Palomar All Things, Forests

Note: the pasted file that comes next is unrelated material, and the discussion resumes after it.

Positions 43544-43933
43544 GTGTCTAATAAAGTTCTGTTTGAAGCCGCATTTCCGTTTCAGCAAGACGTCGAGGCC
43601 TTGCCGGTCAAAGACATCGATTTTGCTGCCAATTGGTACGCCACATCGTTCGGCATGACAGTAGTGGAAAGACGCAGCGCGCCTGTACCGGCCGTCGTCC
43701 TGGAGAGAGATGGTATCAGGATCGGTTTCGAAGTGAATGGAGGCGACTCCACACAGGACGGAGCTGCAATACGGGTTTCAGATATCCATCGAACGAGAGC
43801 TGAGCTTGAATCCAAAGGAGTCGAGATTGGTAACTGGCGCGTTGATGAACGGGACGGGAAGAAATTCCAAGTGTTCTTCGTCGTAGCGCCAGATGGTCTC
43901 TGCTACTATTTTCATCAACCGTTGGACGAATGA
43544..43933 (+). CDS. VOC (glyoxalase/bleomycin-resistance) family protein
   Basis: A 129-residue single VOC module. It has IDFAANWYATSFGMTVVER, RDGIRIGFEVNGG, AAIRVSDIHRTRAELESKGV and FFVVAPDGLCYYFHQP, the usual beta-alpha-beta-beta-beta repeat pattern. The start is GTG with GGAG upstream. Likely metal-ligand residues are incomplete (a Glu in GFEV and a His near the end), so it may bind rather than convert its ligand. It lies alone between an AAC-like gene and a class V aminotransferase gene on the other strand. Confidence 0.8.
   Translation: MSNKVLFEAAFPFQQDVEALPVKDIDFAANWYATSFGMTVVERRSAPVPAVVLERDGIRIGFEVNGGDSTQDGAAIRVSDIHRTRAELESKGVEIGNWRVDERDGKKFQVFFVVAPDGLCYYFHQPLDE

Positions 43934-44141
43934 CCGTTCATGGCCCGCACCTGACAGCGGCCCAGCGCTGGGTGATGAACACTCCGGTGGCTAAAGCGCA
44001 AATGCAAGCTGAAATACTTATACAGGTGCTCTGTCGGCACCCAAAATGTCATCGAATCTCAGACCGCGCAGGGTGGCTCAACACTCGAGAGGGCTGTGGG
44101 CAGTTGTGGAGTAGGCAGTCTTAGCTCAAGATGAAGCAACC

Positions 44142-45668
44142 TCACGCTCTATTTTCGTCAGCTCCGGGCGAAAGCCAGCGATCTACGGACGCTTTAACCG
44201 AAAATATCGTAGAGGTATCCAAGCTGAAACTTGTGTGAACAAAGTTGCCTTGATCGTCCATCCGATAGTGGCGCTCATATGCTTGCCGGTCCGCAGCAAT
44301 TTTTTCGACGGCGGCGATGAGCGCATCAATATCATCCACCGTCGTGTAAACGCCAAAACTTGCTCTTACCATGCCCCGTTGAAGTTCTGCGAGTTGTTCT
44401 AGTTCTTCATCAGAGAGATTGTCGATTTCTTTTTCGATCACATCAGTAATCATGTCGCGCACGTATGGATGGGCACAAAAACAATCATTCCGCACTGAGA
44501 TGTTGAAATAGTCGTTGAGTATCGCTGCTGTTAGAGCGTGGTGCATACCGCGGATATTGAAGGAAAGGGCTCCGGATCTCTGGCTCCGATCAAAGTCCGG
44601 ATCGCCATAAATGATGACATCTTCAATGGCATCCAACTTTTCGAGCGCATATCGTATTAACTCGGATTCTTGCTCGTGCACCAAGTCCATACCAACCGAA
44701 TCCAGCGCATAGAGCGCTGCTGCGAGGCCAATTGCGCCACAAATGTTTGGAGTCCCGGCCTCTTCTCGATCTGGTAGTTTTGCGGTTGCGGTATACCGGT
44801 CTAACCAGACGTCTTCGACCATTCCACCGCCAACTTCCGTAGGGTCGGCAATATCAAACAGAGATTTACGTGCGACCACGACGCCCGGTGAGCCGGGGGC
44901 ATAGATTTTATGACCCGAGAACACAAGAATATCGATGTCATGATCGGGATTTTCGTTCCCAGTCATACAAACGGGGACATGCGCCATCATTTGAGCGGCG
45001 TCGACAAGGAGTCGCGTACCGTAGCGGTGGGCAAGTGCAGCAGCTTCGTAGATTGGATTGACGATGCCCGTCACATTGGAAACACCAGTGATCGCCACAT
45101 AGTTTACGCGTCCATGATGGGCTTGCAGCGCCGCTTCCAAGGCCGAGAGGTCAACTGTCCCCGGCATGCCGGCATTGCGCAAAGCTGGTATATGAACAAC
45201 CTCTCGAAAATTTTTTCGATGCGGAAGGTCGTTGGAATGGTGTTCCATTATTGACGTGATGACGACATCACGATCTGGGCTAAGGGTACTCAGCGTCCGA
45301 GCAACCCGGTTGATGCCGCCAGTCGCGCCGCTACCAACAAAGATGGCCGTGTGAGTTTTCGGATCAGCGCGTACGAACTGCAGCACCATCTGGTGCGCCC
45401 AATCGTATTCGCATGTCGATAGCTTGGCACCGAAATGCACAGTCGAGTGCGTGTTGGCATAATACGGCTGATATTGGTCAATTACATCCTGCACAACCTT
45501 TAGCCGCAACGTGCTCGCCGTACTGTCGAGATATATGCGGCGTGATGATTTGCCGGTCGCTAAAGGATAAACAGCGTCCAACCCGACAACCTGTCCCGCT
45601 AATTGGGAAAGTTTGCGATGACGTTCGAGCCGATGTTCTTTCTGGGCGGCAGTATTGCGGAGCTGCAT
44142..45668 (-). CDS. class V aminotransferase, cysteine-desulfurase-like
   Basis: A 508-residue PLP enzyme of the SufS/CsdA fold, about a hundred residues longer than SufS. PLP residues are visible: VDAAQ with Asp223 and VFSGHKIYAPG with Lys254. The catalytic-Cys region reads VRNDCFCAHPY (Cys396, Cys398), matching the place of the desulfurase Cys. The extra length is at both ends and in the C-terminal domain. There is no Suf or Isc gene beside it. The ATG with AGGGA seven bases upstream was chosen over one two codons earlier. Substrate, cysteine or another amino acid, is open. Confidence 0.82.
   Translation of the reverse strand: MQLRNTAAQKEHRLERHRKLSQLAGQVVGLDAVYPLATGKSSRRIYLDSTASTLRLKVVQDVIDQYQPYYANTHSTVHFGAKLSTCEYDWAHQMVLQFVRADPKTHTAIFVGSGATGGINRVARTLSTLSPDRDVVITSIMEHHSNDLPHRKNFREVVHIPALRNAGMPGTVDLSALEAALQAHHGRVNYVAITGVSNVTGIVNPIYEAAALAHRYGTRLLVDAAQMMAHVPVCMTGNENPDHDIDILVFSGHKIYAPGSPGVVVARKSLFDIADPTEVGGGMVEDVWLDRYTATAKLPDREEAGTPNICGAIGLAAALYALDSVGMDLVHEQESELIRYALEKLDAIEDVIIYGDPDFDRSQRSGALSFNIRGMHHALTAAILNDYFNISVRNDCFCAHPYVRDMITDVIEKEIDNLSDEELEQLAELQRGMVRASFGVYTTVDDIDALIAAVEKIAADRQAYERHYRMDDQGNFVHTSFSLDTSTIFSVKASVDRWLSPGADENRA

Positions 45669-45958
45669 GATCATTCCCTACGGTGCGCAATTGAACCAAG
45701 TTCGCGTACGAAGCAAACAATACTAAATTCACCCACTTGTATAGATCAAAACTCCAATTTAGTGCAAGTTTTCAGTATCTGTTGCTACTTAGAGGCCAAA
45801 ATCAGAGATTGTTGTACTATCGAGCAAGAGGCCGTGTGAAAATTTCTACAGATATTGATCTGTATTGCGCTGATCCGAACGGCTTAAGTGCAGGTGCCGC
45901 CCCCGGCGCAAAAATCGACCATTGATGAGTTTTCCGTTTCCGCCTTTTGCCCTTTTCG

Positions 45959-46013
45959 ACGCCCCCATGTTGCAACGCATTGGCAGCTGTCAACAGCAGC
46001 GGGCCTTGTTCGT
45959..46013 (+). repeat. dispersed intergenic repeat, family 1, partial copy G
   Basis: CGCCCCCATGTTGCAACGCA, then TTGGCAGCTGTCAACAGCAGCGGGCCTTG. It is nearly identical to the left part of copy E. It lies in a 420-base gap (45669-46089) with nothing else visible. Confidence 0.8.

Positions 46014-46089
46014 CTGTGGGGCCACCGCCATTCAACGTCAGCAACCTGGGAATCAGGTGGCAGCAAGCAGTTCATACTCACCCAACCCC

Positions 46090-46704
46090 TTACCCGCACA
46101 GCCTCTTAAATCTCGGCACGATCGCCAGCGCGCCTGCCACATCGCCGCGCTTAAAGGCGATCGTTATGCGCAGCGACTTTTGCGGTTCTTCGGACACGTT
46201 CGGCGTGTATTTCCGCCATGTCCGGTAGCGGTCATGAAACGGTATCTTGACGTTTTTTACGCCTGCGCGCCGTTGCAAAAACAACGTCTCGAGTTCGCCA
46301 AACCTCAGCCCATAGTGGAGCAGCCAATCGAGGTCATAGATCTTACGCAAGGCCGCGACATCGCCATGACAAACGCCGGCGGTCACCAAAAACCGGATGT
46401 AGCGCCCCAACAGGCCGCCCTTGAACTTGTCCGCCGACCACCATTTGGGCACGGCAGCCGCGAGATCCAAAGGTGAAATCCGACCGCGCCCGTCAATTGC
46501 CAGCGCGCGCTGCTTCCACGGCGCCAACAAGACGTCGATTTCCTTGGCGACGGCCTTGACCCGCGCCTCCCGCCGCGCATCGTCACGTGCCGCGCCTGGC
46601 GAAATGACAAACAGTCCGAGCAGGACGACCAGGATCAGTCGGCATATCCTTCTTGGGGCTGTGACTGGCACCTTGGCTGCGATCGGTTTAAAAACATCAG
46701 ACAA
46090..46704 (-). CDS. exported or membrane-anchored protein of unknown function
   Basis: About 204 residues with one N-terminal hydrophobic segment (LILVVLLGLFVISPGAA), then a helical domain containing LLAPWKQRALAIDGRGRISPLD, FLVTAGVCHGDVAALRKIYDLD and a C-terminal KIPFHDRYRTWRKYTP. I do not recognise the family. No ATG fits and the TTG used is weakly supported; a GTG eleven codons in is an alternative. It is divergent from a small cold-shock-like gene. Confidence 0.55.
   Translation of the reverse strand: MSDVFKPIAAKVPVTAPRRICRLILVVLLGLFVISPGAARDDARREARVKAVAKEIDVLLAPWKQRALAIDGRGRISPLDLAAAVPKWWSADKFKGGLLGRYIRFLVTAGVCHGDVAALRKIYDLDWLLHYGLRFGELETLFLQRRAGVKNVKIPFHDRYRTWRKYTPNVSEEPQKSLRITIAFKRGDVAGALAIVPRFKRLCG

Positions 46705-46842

It’s a little disconcerting to think of how easily tunes come to Palomar. On All Things, Forests, they continue to shed sunny, hooky melodies at a rate that makes the rest of us no talent hacks seethe in muted jealousy. Singer Rachel Warren is, as on prior releases, the picture of grace and charm, applying her keen wit and inventiveness to the recording. Opener "Bury Me Closer” is a prime example of this uncontrived nonchalance — an understated love letter from beyond the grave, it is sweet and wistful enough to warm even the most jaded music nerd. Yet as the album progresses, nerds will regain their prickliness — for all the countless times the term "indie rock” has been uselessly invoked, its application in reference to this LP is entirely appropriate. All the hallmarks are here: girl/guy harmonies, the instrumental line-up and the bright tunefulness. That Palomar can pull this off in their sleep ends up being a bit of a double-edged sword. On the one hand, they are head and shoulders above the infinitesimal mediocre bands that populate this realm. On the other, it’s a little disappointing to see a band with this much talent staying in their comfort zone like this. A little more adventurousness would have gone a long way. (Misra)